Bake for 12 to 15 minutes, checking at 12 minutes.    Cookies don’t get really brown, if they resist when you gently touch them, they are done.


Things I’ve found over the years to shorten preparation time:

  1. DEFINITELY use the parchment.  If you do not use the parchment, the cookies will stick onto the cookie sheet.  Even a non-stick cookie sheet.  Even a non-stick cookie sheet sprayed with a non-stick spray. 
  2. Make the dough, then roll all the dough into balls at once, then boil all the balls at once.  Place the boiled cookies on the cookie sheets in rows, then when one row is complete, make all the holes in the row at once.  Then go onto the next row.  Really, this makes it take less time somehow.
  3.  Use the round handle side of a wooden spoon to poke the holes in the par-boiled cookie balls.  Give a twist as you are poking the balls.  This makes uniform holes in the cookies, as well as help keep the cookie walls from breaking.  They’ll still break some, but not as much as when you use your fingers.  When they break, just smooth them back together.
  4.   Dab all the cookies with the egg yolks at the same time.
  5.  When putting the flour/arrowroot mixture in the bowl, turn off the mixer.  The arrowroot is a very fine powder, and billows up, so you’ll want to put only about a third of the flour/arrowroot in at a time, and beat on low til it’s incorporated.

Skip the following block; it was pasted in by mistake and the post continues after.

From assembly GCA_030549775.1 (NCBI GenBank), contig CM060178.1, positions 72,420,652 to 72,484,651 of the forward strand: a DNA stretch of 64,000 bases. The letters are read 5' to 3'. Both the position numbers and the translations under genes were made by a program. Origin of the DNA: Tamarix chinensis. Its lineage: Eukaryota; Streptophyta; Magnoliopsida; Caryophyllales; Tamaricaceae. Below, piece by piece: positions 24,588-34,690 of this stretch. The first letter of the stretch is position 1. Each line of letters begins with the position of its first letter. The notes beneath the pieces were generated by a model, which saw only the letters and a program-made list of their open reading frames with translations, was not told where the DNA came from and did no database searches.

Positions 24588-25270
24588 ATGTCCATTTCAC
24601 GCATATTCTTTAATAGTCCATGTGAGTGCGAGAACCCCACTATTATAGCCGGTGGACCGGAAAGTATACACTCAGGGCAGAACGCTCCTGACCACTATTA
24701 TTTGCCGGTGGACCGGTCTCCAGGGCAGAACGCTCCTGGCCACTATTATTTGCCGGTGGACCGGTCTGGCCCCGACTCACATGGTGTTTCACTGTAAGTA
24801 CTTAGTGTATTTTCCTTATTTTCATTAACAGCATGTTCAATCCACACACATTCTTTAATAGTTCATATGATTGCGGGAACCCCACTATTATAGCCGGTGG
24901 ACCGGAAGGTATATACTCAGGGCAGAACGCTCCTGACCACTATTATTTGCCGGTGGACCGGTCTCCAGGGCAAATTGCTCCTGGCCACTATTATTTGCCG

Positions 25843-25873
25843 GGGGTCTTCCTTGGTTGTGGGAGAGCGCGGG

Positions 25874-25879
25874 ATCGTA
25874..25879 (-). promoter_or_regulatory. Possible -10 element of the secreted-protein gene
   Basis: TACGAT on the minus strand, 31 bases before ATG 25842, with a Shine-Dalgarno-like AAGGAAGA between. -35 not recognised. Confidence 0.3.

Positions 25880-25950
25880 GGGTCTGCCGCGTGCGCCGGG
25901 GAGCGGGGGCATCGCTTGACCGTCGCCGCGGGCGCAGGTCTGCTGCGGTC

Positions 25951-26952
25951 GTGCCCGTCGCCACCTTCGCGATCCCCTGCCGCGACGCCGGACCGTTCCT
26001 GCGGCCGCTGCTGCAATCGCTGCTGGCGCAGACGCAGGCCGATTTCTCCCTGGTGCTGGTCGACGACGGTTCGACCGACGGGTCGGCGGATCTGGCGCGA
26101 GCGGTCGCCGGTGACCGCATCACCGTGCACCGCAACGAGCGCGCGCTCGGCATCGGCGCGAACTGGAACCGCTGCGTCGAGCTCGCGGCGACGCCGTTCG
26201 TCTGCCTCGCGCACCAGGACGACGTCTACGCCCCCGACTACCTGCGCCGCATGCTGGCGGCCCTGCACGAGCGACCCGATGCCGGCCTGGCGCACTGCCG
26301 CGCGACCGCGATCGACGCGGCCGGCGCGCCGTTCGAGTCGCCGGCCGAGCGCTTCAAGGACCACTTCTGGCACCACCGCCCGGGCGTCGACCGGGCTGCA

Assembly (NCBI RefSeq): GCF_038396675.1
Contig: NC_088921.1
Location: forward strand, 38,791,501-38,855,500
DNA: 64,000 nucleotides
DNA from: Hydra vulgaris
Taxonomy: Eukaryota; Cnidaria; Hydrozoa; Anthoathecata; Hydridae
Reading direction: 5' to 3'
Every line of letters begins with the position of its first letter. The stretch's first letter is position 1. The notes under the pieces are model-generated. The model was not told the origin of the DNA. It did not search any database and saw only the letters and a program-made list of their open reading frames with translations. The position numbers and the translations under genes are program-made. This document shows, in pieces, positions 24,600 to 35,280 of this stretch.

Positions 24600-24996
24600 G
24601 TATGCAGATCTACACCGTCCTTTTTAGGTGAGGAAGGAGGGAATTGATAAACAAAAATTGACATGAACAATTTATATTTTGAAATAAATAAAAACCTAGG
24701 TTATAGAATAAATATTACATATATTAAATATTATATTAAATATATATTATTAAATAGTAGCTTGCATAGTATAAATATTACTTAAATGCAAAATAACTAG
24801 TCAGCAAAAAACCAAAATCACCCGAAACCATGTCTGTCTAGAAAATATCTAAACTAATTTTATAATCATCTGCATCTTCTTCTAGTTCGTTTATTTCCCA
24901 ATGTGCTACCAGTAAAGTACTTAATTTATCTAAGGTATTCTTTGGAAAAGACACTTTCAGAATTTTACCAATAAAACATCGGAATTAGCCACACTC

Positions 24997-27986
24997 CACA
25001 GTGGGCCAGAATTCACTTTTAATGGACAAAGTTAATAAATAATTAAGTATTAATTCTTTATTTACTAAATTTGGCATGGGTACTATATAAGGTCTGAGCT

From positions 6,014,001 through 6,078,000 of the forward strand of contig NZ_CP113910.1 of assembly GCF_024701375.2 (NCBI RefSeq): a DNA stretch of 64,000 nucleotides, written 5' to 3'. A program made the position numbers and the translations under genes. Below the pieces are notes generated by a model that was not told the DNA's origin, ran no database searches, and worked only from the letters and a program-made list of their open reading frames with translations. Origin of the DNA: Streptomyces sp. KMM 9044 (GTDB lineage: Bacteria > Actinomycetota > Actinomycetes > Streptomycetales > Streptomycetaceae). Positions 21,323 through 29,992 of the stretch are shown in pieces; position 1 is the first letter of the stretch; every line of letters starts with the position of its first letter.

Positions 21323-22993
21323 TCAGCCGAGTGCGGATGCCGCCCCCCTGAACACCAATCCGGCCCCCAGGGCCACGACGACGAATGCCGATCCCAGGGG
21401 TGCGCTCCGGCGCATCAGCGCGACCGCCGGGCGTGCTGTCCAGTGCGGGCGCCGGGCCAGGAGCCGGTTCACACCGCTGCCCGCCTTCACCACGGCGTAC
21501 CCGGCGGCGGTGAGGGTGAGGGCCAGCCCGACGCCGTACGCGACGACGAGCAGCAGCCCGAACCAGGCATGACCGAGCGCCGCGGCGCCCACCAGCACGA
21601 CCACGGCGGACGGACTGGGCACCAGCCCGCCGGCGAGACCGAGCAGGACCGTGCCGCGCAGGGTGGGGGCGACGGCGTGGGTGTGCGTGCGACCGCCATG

6. I’ve found preserves work better than jellies or jams for staying in the holes and not bubbling out making a mess on your cookie and parchment.
  7. Put the filling of your choice into a sandwich bag, cut off one corner, and pipe the filling into the holes.  This makes it so much easier and faster than using a spoon, and keeps the outside of the cookie relatively clean, too.

I’ve managed to shorten the time of preparation down to 1 hour.  When I first started making these cookies back in 2000, it would take 3 hours just for preparation.  I usually get 2 cookie sheets worth of cookies (approximately 50 cookies), so total time is about one and a half hours.

This cookie is very fiddly to make, however, it’s very worth the effort.